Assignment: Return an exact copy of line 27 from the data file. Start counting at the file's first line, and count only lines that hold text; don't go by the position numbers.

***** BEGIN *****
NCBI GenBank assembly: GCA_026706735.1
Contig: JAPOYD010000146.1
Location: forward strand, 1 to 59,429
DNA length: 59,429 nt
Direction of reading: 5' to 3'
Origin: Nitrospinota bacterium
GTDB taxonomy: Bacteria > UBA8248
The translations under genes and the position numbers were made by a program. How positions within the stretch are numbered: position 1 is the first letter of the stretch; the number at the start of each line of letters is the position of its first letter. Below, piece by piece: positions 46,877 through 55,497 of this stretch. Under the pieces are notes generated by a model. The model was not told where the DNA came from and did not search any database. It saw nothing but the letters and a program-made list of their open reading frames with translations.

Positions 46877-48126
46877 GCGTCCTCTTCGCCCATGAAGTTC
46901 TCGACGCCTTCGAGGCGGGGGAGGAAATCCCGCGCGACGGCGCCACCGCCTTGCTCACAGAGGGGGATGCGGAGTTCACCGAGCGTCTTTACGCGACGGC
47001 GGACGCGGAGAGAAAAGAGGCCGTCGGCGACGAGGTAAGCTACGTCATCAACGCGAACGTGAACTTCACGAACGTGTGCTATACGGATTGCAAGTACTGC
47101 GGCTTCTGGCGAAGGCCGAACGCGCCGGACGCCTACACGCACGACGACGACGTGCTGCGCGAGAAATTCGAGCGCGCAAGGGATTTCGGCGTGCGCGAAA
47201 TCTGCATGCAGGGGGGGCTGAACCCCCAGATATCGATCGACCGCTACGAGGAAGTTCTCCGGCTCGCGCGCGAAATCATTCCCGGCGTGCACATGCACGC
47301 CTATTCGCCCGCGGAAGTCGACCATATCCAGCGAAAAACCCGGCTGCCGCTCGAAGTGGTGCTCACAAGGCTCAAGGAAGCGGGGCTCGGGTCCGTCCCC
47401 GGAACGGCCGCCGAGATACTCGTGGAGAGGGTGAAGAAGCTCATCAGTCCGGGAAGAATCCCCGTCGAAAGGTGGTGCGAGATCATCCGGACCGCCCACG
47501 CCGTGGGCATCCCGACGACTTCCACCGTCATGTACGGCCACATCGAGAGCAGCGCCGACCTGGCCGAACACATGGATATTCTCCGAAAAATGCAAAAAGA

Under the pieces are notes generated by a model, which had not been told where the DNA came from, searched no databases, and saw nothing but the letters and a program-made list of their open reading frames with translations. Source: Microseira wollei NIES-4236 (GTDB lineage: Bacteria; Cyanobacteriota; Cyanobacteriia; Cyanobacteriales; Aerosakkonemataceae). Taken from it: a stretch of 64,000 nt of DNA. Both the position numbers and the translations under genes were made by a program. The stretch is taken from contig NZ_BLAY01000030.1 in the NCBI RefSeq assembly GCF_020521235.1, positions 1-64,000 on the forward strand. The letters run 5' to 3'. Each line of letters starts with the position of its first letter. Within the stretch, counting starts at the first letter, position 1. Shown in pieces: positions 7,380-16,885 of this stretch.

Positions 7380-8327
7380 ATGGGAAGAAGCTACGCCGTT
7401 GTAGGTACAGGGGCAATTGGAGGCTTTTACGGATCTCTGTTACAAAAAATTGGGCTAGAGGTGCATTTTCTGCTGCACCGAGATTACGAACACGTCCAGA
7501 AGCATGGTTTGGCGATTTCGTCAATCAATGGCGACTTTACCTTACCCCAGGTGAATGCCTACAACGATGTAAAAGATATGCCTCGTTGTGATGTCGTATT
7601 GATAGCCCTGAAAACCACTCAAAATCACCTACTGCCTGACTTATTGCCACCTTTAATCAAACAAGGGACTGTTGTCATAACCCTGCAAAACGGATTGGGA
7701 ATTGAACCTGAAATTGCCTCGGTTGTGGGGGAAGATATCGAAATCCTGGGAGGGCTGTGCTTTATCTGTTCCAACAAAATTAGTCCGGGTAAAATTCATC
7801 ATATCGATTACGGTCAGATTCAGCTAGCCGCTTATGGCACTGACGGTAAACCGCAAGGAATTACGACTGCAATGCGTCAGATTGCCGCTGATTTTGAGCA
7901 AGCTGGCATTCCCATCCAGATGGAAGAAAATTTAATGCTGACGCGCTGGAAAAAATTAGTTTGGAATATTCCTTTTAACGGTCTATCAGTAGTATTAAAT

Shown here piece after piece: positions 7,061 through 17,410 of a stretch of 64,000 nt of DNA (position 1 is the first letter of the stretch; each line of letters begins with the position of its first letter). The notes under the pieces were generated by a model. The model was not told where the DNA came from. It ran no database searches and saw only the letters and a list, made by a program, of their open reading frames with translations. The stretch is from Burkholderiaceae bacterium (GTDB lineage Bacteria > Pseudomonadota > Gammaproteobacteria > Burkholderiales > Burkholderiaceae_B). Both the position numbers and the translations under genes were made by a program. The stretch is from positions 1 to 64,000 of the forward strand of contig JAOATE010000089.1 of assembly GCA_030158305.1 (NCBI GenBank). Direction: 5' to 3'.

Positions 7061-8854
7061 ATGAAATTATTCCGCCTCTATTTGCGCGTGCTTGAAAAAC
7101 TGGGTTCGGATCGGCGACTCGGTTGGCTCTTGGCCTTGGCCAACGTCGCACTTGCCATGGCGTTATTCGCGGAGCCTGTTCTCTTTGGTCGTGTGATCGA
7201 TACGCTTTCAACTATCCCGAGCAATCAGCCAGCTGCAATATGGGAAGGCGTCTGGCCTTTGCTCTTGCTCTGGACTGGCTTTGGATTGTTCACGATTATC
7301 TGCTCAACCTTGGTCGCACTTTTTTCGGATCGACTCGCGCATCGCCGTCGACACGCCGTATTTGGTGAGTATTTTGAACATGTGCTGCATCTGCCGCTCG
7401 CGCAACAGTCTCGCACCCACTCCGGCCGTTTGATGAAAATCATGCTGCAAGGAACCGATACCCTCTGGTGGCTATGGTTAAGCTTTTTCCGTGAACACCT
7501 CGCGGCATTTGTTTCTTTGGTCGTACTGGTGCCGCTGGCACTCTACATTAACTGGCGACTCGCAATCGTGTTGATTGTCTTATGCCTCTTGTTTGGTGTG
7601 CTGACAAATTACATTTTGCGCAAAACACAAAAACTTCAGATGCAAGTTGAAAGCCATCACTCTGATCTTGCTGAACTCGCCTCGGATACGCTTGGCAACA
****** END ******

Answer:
Shown here piece after piece: positions 7,061 through 17,410 of a stretch of 64,000 nt of DNA (position 1 is the first letter of the stretch; each line of letters begins with the position of its first letter). The notes under the pieces were generated by a model. The model was not told where the DNA came from. It ran no database searches and saw only the letters and a list, made by a program, of their open reading frames with translations. The stretch is from Burkholderiaceae bacterium (GTDB lineage Bacteria > Pseudomonadota > Gammaproteobacteria > Burkholderiales > Burkholderiaceae_B). Both the position numbers and the translations under genes were made by a program. The stretch is from positions 1 to 64,000 of the forward strand of contig JAOATE010000089.1 of assembly GCA_030158305.1 (NCBI GenBank). Direction: 5' to 3'.